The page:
The authors declare that no competing interests exist.
  7. Steve A Baldwin

    Astbury Centre for Structural Molecular Biology, University of Leeds, Leeds, United Kingdom
    Competing interests
    The authors declare that no competing interests exist.
  8. Sheena E Radford

    Astbury Centre for Structural Molecular Biology, University of Leeds, Leeds, United Kingdom
    Competing interests
    The authors declare that no competing interests exist.
    ORCID icon "This ORCID iD identifies the author of this article:" 0000-0002-3079-8039
  9. Ian Collinson

    School of Biochemistry, University of Bristol, Bristol, United Kingdom
    For correspondence
    ian.collinson@bristol.ac.uk
    Competing interests
    The authors declare that no competing interests exist.
    ORCID icon "This ORCID iD identifies the author of this article:" 0000-0002-3931-0503
  10. Roman Tuma

    Astbury Centre for Structural Molecular Biology, University of Leeds, Leeds, United Kingdom
    For correspondence
    r.tuma@leeds.ac.uk
    Competing interests
    The authors declare that no competing interests exist.
    ORCID icon "This ORCID iD identifies the author of this article:" 0000-0003-0047-0013

Funding

Biotechnology and Biological Sciences Research Council (BB/N017307/1)

  • Tomas Fessl
  • Sheena E Radford
  • Roman Tuma

Biotechnology and Biological Sciences Research Council (BB/I008675/1)

  • Daniel Watkins

Biotechnology and Biological Sciences Research Council (BB/M003604/I)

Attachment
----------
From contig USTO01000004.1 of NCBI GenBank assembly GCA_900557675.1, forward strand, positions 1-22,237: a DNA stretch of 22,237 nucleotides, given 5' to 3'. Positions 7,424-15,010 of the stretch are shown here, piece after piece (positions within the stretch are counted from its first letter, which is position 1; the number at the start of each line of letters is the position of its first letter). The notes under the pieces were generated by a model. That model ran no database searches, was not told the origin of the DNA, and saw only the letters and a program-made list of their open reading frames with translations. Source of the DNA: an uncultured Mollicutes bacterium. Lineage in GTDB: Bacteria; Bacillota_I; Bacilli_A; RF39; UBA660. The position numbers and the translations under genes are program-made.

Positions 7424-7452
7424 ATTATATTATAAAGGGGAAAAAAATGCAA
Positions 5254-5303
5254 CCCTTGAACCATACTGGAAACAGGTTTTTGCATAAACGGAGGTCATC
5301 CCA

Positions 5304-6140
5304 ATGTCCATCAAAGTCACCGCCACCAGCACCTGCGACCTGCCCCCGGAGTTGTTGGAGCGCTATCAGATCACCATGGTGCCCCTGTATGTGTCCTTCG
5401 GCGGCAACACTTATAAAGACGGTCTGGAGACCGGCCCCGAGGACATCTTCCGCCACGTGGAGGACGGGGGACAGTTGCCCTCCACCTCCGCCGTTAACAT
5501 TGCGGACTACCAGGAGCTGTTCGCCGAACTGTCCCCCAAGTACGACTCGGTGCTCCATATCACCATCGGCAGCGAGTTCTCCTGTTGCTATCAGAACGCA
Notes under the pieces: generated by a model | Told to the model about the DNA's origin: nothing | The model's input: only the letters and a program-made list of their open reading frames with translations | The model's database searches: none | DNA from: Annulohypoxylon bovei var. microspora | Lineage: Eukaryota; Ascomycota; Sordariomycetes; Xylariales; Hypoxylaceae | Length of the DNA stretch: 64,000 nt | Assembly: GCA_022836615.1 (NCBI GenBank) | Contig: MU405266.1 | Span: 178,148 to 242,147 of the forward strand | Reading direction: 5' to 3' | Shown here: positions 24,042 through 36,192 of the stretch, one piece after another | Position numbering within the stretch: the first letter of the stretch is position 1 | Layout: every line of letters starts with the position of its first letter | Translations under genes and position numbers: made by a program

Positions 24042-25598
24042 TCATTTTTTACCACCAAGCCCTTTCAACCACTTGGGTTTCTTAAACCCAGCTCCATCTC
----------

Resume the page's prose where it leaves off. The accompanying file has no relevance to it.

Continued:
• Robin Adam Corey

Wellcome (104632)

  • William John Allen
  • Ian Collinson

Seventh Framework Programme (32240)

  • Sheena E Radford

European Regional Development Fund (CZ.02.1.01/0.0/0.0/15_003/0000441)

  • Tomas Fessl
  • Roman Tuma

Biotechnology and Biological Sciences Research Council (BB/N015126/1)

  • Daniel Watkins
  • Ian Collinson

Biotechnology and Biological Sciences Research Council (BB/I008675/1)

  • Peter Oatley
  • Steve A Baldwin
  • Sheena E Radford
  • Roman Tuma

Biotechnology and Biological Sciences Research Council (BB/M011151/1)

  • Jim Horne

Biotechnology and Biological Sciences Research Council (BB/I006737/1)

  • William John Allen
  • Ian Collinson

Biotechnology and Biological Sciences Research Council (BBSRC South West Bioscience Doctoral Training Partnership)

  • Robin Adam Corey

The funders had no role in study design, data collection and interpretation, or the decision to submit the work for publication.

Reviewing Editor

  1. Taekjip Ha, Johns Hopkins University School of Medicine, United States

Publication history

  1. Received: January 16, 2018
  2. Accepted: June 5, 2018
  3. Accepted Manuscript published: June 7, 2018 (version 1)
  4. Version of Record published: June 27, 2018 (version 2)

Copyright

© 2018, Fessl et al.

This article is distributed under the terms of the Creative Commons Attribution License permitting unrestricted use and redistribution provided that the original author and source are credited.